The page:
Preparing for Amazon Prime Day — Part 1

It’s finally here. Amazon recently made the official announcement that Prime Day 2020 is on the schedule and will take place October 13-14. 

Shoppers rejoiced … and sellers got to work. As long suspected, Prime Day this year will serve as the unofficial kickoff to the holiday shopping season, which means sellers have to move timelines for, well, everything up significantly.   

Add COVID-19 to the mixture, and exploding interest from consumers to shop online for the festive season, and there’s a lot of work to be done.

Sellers need not fear. With a little preparation, even without direct participation in Lightning Deals, they can take advantage of the extra traffic and shopping activity to capture opportunities and reach a greater pool of buyers during the 48-hour extravaganza.

A Look to the Past to Inform the Future

To get a better grasp of what might be important to prioritize going into this year’s event, let’s first take a look at what Prime Day accomplished in 2019. 

Prime Day 2019 was held July 15-16. Prime members purchased 175 million items — an increase from the 100 million items purchased in 2018 — and spent $2 billion. And, although the event was expanded to 48 hours from 36 the year before, hour-by-hour sales didn’t decline. Every year since the inception of Prime Day (which was originally 24 hours), ChannelAdvisor saw an average hourly GMV increase across our customer base.  

The surge in shopping traffic on Amazon also leads to a considerable ripple effect on webstores, other marketplaces, and even branded manufacturers’ sites as shoppers search for related products or, especially this year, are prompted to think about other buying needs as they may enter a more focused shopping mode. 

Consumer Perspectives

ChannelAdvisor collaborated with Dynata to survey more than 1,000 shoppers across the US and UK, with equal sampling across gender and age groups, in April 2020 and August 2020. The results of these surveys yield insight into how the pandemic has shaped consumer behavior so far this year and continues to affect consumer expectations going into peak season. 

We outlined many of the results in a recent webinar, including the fact that 59% of consumers planned to start their Christmas shopping online before November 1. Almost half (49%) expect to conduct more of their holiday shopping online this year. And Amazon remains the top online destination where shoppers begin their product search (53%) and where they plan to research the majority of their gifts this holiday season (65%). Clearly, Amazon is poised to carve a massive share of purchasing activity — which, if the trends from the last Prime Day events continue, will be driven by small- to medium-sized third-party sellers.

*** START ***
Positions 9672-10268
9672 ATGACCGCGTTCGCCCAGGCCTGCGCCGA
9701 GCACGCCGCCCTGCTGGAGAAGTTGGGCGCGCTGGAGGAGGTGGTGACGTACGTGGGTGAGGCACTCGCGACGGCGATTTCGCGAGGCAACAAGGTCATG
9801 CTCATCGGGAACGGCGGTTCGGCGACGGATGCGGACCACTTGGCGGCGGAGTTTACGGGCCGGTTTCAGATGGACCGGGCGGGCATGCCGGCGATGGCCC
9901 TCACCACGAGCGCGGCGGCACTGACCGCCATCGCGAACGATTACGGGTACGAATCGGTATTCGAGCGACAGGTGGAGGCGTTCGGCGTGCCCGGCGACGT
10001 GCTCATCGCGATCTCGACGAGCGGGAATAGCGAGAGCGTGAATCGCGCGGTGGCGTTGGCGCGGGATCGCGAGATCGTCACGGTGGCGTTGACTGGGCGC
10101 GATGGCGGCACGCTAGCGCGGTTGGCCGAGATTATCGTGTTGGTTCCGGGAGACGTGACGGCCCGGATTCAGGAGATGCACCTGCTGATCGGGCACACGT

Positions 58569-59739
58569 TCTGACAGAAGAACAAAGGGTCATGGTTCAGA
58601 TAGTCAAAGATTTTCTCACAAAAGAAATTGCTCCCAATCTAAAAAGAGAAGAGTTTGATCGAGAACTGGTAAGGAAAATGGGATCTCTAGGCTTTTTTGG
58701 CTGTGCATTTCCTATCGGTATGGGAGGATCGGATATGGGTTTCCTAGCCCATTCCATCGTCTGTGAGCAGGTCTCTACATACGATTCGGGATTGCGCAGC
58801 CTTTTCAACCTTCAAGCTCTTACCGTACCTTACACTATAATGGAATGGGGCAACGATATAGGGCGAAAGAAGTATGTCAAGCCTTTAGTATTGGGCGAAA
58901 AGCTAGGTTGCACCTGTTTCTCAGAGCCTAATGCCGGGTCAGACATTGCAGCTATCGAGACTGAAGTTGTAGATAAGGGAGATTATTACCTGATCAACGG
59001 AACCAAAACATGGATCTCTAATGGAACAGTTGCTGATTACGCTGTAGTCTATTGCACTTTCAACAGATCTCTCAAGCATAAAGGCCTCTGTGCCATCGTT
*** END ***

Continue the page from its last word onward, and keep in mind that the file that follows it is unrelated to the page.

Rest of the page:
However, according to our survey, 88% of consumers also reported spending the same or more time on non-Amazon marketplaces (such as eBay, Walmart, Target and others) since the beginning of the coronavirus outbreak. 

The bottom line? Prepare your operations and get your products ready for shoppers’ eyeballs. They’ll be looking for deals and ready to buy. You’ll want to be ready for every possible sale, from the first hours of Prime Day onward.

Actions to Take Now

What should you do now — today? This week? 

Optimizing your content is crucial to capture and build consumer interest. To hit the essentials, walk through these steps:

  • Check titles. Make sure they:
    • Accurately represent your products
    • Meet the character minimums and maximums
    • Are updated for both desktop and mobile
  • Use multiple images in each listing. Three is a good starting point. Offer zoom functionality if you can. 
  • Optimize feature bullets. Keep them unique to each item and avoid wordiness. 
  • Eliminate errors, from product description inaccuracies to typos that could erode consumer confidence.

Pricing remains a top priority. In an environment in which shoppers are searching more heavily for deals than for inspiration, promotions are fundamental to success. Drive traffic through promotions via social media and other promotions. Ramp advertising spending up now and retain it beyond Prime Day to grow visibility. Once Prime Day 2020 ends, consumers could be in the mentality to continue shopping, so consider your promotions a launching point to gain positioning into the weeks following the Prime Day event.

Also, automated repricing will give you a strong advantage over those with slower reactions to competitor deals. Just be sure to use a tool that moves prices both up and down and also helps ensure you’ll win the Buy Box at the highest price possible.

Finally, fulfillment will be a top concern for sellers this year. With carriers already under strain, Prime Day deliveries and holiday shopping will complicate any existing issues you may be currently managing. Expect those issues to be exacerbated, and plan now for alternatives, workarounds or exceptional customer communication to manage them. 

If you use FBA, you have a leg up in Buy Box positioning. Focus your efforts to capture the Buy Box wherever possible. 

If you’re not using FBA, key strategies include: 

  • Setting expectations up front with customers. Be clear about expected shipping and delivery times, and communicate often with buyers.
  • Offering free shipping, especially during the 48 hours of Prime Day. Shoppers will be expecting it.
  • Continuing to review third-party logistics (3PL) companies for options to diversify fulfillment.

Ultimately, the key is to prepare now, wrap up new initiatives within the next couple of weeks, and then focus on execution through the end of the quarter.

And you’ll need to focus heavily on Amazon Advertising. We’ll talk about that extensively in our next post on preparing for Prime Day. We’ll also keep you updated as our industry prepares for this much anticipated shopping event.

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